presidency --

MATTHEWS: Yes, you would think.

WALSH: Right.

FINEMAN: You`d --

MATTHEWS: Joan, your thoughts on this. Why would she talk about
shackles --

FINEMAN: Very revealing. Very revealing.

MATTHEWS: -- and a title? The presidency, ladies and gentlemen, is
not a title.

WALSH: It`s not a title.

MATTHEWS: It`s an amazing role in the world.

WALSH: Right.

MATTHEWS: Why does she use that word?

WALSH: Because she doesn`t really want it and she knows she`s not
ready. She should be honest, like Chris Christie. She clearly sees
herself as having this incredible freedom and she doesn`t want to buckle
down to the discipline of running a campaign, let alone being president.
You really can`t go rogue as a president.

So I actually thought that that might be the clearest statement we`ve
ever had as to why -- she`s simply not running because to put it out like
that -- that`s her thought process? Well, I can answer that question for
her, and so can you and so can Howard. You don`t want to run if you want
to continue to go rogue and be unshackled.

MATTHEWS: Right. By the way, I think it`s hurting her here among the
people who normally would give her a shot here, at least a thought.

Here`s Nicolle Wallace and Steve Schmidt. They were on "RACHEL
MADDOW" last night on our network. They both had high-ranking positions,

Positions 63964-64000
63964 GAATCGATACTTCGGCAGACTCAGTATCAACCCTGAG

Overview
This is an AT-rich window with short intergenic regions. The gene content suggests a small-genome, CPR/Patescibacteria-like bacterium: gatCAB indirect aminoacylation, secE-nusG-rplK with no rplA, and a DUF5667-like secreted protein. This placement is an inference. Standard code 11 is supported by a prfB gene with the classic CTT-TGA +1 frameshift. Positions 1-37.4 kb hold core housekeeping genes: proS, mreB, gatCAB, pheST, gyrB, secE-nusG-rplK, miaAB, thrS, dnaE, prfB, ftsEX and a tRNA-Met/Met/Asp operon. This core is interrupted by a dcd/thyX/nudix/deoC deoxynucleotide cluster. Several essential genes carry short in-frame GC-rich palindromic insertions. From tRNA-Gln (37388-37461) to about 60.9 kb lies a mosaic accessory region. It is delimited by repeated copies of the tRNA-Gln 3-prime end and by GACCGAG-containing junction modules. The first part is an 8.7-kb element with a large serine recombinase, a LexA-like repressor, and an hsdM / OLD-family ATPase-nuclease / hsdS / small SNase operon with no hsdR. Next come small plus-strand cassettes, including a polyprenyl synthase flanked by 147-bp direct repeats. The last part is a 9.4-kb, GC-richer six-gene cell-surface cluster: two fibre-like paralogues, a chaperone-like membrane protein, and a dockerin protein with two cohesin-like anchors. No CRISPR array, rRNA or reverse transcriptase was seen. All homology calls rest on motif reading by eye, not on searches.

of course, in the McCain-Palin campaign and were critical of Palin, in
Steve`s case, of the process by which Palin got on the ticket.

Let`s listen. She`s not getting a lot of respect right now. Let`s
listen.

(BEGIN VIDEO CLIP)

STEVE SCHMIDT, FMR. MCCAIN-PALIN CAMPAIGN: I think that is there have
been failures in the vice presidential vetting process, and I was involved
in one of them.

NICOLLE WALLACE, FMR. MCCAIN-PALIN CAMPAIGN: My advice for anyone,
but particularly for her -- and she has a whole nest of problems that would
-- you know, that she`d have to confront, but the first one would be to
resist her most partisan and most polarizing instincts because that would
make her the wrong candidate for the moment.

RACHEL MADDOW, HOST: Does she have anything to offer beyond that?

WALLACE: Look, you know, I was inspired by her to write a book about
someone who was cuckoo for Cocoa Puffs, so don`t ask me.

(END VIDEO CLIP)

(LAUGHTER)

MATTHEWS: So in other words, she`s -- let me go to you, Joan, first.
She was too -- she was "cuckoo for Cocoa Puffs." She`s basically saying
she`s a ditz, I guess. And the question is, why are these people now
coming out of the woodwork and trashing her more openly, like Steve
Schmidt`s more open now, because she`s played this too long?

WALSH: Well, I think they`ve been trashing her from inside the